Christmas in the Southern Hemisphere is a little different to the stereotypical images most people associate with the festive period. Given that our Christmas takes place in summer, we enjoy sunshine instead of snow, chilled beer instead of spiced mulled wine, and fresh caught seafood instead of turkey with all the trimmings – however, one thing that does seem to be universal in both hemispheres is that most of the work seems to fall onto our mothers, aunties, and grandmothers. So this year all my mother’s Christmas wishes came true when we decided not to partake in the usual Christmas hullabaloo and do things a little different.
Melbourne’s Hotel Windsor is a special place for our family, we celebrated Mother’s Day there last year and have made High Tea an annual tradition. So, when deciding what to do on Christmas Eve, there were only a few guidelines. Strictly no dirty dishes, no cooking, and no cleaning up the kitchen!
Instead of gorging ourselves on unlimited dinner courses, we elected to have afternoon tea and scones served alongside the famous Windsor dessert buffet, which was brimming with an array of delicious treats all finished with a festive touch. The quality of the experience was superb as always, with the finer details of every little morsel carefully considered. This was also the first time that my brother joined us for high tea, which until then had always been a sacred ladies only ritual.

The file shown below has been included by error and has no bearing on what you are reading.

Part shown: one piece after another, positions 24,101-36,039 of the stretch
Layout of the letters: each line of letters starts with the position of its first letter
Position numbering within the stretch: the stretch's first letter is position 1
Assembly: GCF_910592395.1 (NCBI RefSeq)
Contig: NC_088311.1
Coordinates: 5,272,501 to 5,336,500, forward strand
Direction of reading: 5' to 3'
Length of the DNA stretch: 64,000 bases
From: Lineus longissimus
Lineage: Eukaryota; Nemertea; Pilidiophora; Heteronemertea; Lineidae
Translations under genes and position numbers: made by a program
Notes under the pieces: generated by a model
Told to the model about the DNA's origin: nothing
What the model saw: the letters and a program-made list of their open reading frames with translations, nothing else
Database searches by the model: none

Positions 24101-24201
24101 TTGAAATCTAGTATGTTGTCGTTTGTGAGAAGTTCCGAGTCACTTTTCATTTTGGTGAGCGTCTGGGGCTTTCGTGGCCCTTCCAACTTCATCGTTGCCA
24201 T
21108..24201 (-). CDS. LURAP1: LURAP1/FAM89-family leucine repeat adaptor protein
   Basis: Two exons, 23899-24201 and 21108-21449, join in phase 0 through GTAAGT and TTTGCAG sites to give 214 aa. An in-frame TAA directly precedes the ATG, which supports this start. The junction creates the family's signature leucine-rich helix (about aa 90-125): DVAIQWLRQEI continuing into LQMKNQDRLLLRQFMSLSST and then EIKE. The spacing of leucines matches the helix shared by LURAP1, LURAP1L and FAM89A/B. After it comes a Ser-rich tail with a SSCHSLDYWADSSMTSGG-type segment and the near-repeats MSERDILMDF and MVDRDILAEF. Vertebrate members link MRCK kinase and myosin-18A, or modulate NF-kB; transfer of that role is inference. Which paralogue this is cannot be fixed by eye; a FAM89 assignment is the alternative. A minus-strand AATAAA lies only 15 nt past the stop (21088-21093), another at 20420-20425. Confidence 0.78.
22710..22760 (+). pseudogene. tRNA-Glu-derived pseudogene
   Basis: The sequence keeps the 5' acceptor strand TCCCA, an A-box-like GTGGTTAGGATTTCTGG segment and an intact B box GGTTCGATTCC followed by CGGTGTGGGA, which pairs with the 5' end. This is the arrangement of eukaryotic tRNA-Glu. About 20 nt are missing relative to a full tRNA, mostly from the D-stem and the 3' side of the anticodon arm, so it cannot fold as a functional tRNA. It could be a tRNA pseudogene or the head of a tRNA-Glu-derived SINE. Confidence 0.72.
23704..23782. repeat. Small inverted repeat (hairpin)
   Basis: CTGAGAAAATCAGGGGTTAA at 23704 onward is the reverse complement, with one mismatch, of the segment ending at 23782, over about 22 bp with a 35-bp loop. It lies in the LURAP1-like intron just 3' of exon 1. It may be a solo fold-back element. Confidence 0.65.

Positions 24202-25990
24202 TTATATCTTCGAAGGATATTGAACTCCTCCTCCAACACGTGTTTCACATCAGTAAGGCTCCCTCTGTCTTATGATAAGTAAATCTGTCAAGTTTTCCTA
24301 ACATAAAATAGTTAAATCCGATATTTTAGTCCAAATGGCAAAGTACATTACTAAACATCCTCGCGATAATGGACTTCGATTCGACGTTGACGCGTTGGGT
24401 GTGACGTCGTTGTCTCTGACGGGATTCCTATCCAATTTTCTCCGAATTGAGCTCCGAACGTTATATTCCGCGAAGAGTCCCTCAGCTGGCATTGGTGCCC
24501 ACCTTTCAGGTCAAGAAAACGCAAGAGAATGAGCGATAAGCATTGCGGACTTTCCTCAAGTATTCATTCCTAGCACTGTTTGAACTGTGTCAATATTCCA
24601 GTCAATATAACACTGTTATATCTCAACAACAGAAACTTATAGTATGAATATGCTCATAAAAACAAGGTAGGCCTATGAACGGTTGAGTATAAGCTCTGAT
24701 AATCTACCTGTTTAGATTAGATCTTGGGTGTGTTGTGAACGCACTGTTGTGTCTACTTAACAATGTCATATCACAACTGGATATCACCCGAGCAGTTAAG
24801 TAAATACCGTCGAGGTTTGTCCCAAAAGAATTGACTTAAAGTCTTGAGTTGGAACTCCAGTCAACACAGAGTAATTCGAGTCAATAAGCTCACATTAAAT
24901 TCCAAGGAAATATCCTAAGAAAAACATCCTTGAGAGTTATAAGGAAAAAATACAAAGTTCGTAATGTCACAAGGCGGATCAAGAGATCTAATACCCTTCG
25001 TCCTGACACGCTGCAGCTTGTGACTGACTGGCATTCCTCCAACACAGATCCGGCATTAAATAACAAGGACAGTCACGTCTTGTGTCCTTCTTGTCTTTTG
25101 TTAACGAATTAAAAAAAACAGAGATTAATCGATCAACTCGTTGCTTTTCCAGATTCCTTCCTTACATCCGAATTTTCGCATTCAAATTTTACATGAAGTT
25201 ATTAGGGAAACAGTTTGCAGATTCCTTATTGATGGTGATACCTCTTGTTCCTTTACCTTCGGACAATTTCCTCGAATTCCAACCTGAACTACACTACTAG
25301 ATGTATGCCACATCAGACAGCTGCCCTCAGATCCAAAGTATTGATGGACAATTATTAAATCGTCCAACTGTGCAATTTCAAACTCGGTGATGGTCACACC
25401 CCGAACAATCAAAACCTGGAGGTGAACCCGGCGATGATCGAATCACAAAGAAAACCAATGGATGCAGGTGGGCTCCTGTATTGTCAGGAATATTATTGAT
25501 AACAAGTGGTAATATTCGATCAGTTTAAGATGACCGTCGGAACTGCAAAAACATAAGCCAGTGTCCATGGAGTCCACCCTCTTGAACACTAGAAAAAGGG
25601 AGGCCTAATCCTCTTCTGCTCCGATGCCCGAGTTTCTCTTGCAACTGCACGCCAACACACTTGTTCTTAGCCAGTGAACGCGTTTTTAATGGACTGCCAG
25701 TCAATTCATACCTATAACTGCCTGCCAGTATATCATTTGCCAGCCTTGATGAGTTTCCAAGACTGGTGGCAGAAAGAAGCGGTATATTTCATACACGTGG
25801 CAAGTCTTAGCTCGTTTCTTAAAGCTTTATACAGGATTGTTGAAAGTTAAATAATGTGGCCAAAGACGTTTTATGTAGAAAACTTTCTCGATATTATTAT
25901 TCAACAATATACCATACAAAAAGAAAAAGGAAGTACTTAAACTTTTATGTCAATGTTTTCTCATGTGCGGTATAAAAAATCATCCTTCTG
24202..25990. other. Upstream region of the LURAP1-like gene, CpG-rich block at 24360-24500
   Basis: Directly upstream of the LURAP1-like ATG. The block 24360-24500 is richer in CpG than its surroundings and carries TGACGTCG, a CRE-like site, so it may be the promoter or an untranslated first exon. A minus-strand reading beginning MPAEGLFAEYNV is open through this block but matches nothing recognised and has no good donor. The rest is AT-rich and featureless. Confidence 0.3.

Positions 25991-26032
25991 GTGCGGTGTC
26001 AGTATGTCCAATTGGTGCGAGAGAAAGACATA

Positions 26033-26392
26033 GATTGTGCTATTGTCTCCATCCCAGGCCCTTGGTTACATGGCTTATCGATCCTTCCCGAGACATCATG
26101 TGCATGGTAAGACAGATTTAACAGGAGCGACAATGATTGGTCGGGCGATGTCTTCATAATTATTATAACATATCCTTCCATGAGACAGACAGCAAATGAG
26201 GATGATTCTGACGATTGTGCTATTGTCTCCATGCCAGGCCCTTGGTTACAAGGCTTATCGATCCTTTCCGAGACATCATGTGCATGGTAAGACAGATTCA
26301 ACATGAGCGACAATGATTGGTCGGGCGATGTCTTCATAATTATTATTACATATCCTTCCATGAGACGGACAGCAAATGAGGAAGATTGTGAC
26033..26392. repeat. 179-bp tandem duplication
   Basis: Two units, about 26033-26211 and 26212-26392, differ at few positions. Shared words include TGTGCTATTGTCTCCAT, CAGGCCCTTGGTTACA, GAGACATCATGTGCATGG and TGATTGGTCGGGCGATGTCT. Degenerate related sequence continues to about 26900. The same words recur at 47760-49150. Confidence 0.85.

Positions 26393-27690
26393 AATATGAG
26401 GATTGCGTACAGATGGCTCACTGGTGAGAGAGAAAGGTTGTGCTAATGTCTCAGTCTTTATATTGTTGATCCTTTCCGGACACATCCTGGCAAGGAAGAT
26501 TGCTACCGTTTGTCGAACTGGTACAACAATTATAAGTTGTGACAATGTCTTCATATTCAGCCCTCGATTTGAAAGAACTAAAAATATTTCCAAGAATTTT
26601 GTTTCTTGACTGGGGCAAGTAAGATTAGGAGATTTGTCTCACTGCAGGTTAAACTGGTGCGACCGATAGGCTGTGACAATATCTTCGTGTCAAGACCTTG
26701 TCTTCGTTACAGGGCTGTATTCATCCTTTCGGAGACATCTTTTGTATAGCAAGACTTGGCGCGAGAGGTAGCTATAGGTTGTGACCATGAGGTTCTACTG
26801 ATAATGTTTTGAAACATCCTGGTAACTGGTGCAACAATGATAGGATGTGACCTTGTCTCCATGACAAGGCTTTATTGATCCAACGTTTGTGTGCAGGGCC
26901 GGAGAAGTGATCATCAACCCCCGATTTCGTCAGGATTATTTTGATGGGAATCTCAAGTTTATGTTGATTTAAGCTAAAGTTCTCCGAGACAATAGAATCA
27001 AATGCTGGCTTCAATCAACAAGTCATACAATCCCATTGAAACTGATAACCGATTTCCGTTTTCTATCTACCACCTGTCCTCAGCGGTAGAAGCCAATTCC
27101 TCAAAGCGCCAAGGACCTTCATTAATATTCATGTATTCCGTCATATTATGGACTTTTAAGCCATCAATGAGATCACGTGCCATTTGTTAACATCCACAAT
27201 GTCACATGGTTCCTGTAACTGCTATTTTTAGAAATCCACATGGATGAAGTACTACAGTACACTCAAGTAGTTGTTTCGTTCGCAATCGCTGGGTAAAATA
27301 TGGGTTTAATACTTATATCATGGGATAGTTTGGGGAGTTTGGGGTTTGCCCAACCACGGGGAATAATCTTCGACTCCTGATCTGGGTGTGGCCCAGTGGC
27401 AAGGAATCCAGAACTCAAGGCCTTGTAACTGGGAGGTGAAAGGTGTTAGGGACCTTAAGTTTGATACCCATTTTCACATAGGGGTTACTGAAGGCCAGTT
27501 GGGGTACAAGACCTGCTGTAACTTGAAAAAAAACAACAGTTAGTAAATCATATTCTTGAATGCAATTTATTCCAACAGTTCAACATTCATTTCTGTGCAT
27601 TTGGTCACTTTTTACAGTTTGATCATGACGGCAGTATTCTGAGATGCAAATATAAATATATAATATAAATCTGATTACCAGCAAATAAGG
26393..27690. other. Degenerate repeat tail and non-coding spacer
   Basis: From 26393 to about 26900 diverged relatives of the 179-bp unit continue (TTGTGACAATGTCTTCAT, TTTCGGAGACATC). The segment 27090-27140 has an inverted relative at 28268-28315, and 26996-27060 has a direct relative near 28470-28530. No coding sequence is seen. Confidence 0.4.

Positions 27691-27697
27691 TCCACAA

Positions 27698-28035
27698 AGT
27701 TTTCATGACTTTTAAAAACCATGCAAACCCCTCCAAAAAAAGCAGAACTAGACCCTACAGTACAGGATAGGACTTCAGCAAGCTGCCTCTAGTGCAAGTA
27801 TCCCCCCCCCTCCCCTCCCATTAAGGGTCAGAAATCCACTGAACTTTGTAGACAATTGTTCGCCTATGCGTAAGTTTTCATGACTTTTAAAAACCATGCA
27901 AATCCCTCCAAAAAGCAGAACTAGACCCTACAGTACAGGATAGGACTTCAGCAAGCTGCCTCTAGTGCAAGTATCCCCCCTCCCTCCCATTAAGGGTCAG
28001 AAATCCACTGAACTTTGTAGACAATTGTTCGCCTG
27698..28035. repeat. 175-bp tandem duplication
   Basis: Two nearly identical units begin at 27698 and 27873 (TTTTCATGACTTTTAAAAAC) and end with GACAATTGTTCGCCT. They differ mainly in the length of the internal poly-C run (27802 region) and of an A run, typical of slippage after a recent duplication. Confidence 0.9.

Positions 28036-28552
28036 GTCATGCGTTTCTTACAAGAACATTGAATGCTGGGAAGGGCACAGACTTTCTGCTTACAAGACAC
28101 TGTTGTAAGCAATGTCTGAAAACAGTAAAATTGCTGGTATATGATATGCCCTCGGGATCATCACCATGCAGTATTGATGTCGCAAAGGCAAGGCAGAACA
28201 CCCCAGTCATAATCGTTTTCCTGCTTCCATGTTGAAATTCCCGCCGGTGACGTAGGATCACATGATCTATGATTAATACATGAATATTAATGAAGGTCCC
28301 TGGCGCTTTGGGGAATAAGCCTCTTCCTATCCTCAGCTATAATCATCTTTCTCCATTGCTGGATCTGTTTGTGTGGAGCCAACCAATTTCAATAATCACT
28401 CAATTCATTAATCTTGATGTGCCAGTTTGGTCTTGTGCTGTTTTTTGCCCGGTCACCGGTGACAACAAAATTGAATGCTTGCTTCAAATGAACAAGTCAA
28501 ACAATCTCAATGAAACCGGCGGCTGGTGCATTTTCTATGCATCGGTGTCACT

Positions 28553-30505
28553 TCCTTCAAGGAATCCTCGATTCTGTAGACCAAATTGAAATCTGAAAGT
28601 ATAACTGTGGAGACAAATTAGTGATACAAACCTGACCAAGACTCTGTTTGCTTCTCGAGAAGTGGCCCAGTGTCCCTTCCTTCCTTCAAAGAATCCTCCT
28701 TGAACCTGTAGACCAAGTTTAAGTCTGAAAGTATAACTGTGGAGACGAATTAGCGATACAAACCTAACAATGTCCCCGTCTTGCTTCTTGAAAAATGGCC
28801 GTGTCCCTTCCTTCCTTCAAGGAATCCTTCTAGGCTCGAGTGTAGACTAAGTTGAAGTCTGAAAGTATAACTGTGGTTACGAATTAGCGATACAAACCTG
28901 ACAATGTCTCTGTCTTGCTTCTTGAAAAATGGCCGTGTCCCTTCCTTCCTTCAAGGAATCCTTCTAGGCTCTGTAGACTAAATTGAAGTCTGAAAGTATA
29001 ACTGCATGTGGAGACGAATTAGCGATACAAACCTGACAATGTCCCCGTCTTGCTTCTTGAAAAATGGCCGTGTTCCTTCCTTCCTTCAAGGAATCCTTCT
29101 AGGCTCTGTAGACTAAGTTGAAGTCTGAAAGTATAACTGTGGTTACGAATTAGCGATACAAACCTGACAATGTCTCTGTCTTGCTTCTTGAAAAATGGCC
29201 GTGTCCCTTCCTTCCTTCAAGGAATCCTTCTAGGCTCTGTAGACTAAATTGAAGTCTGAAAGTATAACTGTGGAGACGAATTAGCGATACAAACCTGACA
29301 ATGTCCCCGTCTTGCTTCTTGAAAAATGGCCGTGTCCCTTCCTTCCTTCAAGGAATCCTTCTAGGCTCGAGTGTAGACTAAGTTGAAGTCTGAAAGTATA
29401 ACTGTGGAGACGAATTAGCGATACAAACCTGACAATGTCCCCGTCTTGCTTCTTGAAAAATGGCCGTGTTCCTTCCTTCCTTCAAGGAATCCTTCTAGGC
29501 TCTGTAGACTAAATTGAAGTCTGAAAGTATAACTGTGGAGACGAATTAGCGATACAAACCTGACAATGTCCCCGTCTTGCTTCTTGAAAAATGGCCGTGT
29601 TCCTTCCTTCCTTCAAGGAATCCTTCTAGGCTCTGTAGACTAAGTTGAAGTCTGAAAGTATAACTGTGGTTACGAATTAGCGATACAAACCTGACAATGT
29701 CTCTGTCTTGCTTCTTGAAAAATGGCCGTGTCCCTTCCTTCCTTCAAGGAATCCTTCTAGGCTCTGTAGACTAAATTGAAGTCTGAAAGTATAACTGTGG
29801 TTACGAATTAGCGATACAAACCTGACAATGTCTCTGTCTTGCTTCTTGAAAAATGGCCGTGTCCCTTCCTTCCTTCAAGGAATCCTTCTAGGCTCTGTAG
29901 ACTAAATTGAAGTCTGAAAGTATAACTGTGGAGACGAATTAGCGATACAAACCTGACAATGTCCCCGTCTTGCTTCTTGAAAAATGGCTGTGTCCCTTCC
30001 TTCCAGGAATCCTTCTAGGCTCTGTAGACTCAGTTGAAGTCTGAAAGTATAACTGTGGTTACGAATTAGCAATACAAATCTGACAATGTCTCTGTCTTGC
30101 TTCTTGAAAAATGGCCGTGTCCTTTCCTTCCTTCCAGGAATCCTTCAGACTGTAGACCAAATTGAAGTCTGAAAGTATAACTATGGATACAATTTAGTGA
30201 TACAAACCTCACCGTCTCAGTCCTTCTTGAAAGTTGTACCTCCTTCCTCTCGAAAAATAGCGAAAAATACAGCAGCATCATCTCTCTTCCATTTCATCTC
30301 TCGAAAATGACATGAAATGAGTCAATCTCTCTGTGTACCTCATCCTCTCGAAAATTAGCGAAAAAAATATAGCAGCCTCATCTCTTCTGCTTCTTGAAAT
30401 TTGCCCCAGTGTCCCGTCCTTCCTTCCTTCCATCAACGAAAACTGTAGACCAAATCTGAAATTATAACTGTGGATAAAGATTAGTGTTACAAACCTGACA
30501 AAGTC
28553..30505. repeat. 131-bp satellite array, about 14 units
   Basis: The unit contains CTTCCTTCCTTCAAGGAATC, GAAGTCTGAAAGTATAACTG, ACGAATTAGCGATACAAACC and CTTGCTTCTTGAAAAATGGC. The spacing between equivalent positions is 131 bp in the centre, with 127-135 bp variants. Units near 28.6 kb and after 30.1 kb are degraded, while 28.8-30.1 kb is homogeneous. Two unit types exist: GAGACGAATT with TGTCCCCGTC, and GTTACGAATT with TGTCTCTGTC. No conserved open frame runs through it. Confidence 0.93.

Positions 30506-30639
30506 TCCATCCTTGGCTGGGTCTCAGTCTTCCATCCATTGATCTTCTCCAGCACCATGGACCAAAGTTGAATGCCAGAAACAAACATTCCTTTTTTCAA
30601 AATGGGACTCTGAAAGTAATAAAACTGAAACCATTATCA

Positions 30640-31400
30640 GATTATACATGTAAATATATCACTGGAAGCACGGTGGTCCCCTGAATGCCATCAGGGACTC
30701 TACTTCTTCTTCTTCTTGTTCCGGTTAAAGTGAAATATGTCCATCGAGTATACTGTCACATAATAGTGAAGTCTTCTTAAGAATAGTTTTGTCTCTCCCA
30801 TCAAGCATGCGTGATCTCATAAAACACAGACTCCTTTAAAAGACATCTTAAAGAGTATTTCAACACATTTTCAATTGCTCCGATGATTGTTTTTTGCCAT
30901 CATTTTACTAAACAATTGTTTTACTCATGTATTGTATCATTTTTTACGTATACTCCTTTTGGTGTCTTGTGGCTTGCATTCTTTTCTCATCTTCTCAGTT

Hotel Windsor is a dream for those who love classic architecture, especially the spectacular winding staircase that leads from the lobby to the top floor. Taking some time to marvel at this part of the hotel is a highlight for me every time. These staircases kind of remind me of the constantly revolving ones at Hogwarts School of Witchcraft and Wizardry, although I can confirm that these stairs are the muggle variety and disappointingly stationary and non-magical.
The weatherman had forecast a balmy hot day just perfect for enjoying the tranquility of one of Melbourne’s gorgeous parks, so I planned a special evening under the stars to enjoy the warm night, only to be met with light rain. The Moonlight Cinema was playing a film about Charles Dickens called The Man Who Invented Christmas, which detailed the writing process Dickens underwent in 1843 while penning his classic novel, A Christmas Carol. I absolutely loved the film, especially how the characters came to life as the story progressed with Ebenezer Scrooge forcing Dickens to reckon with his own personal struggles and backstory. The Moonlight Cinema was a beautiful (rain excepted) and unique experience, lying on the ground in the botanical gardens watching a movie on the big screen. The atmosphere was lovely – people had their dogs with them, families gathered on picnic blankets, and we hired beanbags to enjoy the movie in comfort.
We left the city late on Christmas Eve with full hearts (and bellies) content with our choice to bypass the chaos of the season and just enjoy some down time.